Your high blood pressure meds may harm your gut health

by DailyHealthPost Editorial

In a study published in the journal Circulation, researchers found that a common type of blood pressure drug, called a calcium-channel blocker, may be harmful to your gut health. The medication has been linked with an increased risk of developing diverticulosis. This bowel condition causes small bulges or pouches to appear in the lining of the intestine.

This gut problem particularly affects the elderly (as many as 65 percent over the age of 85 may be affected). Diverticulosis can in some cases lead to a medical emergency if the pouches become infected or burst.

In the study, scientists led by Imperial College London, examined the effectiveness and side effects of three common blood pressure medications: ACE-inhibitors, beta-blockers, and calcium channel blockers.


High blood pressure affects one in ten adults across the globe, and increases the risk of heart attack and stroke. The most common treatments for high blood pressure are lifestyle changes and medications.

However, despite the three main medications being taken by millions, investigating their potential side effects (as well as studying their effectiveness for treating other diseases), can be difficult and often involves lengthy and expensive clinical trials.

To overcome this problem, the research team used genetic analyses to study the effects of the drugs.

By checking versions of genes that mimic the effects of these drugs, the team were able to study the drugs’ effectiveness – and their potential side effects.

First, the researchers identified the proteins targeted by the drugs, and which ones helped lower blood pressure. Next, they analyzed genetic data from around 750,000 people and identified the so-called genetic variants that code for these proteins.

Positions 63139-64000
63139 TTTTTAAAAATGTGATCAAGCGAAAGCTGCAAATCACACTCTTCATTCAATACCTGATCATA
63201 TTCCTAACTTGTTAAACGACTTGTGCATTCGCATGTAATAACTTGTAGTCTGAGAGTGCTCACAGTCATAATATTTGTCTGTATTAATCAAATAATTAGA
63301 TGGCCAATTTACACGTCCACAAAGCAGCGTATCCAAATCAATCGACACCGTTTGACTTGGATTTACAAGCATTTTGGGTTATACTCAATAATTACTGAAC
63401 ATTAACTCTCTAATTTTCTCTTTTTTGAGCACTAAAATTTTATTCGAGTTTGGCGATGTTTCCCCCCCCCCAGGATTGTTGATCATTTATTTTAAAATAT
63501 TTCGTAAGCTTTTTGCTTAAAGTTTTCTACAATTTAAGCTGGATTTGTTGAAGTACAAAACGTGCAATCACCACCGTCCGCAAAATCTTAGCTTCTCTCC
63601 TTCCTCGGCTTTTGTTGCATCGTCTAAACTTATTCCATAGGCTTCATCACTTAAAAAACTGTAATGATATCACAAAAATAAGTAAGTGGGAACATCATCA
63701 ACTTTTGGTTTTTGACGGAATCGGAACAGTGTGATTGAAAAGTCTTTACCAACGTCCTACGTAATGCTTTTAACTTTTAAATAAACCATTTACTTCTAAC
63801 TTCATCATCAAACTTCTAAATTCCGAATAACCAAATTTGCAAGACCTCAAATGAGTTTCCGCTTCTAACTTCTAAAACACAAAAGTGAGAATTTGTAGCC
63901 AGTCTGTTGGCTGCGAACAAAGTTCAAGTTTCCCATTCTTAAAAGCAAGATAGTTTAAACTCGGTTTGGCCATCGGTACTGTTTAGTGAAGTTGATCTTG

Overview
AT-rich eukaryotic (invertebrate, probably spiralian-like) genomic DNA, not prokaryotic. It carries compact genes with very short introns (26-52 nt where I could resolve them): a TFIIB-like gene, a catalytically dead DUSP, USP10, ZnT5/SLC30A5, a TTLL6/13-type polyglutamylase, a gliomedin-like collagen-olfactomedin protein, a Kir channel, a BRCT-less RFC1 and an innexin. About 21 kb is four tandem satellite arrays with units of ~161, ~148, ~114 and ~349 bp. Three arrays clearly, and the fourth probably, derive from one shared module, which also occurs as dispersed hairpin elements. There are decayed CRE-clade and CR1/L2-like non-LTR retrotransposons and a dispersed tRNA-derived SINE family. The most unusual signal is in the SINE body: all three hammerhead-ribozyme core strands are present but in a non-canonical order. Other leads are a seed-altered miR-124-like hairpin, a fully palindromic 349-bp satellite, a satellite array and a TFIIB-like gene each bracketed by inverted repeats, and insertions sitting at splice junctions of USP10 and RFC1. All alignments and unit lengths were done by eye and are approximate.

The team, then studied whether these gene variants – which cause increased production of these proteins – were linked to an increased or decreased risk of other diseases.


The good news was that, as expected, these so-called genetic variants (which coded for proteins involved in lowering blood pressure) were linked to lower heart disease and stroke risk.

However, after assessing the risk of around 900 different diseases, the team found that the versions of genes related to the effects of a particular type of calcium channel blocker – the non-dihydropyridine class, were linked to an increased the risk of a bowel condition called diverticulosis.

The team compared their findings with further genetic data, and supported the potential link with an increased risk of the bowel condition.

The link now needs further investigation with larger trials. “This is the first time that this class of blood pressure drug has been associated with diverticulosis. We’re not sure of the underlying mechanism – although it may relate to effects on the function of intestine muscles, which perform contractions to transport food through the gut,” explains Dr Dipender Gill, co-lead author of the study.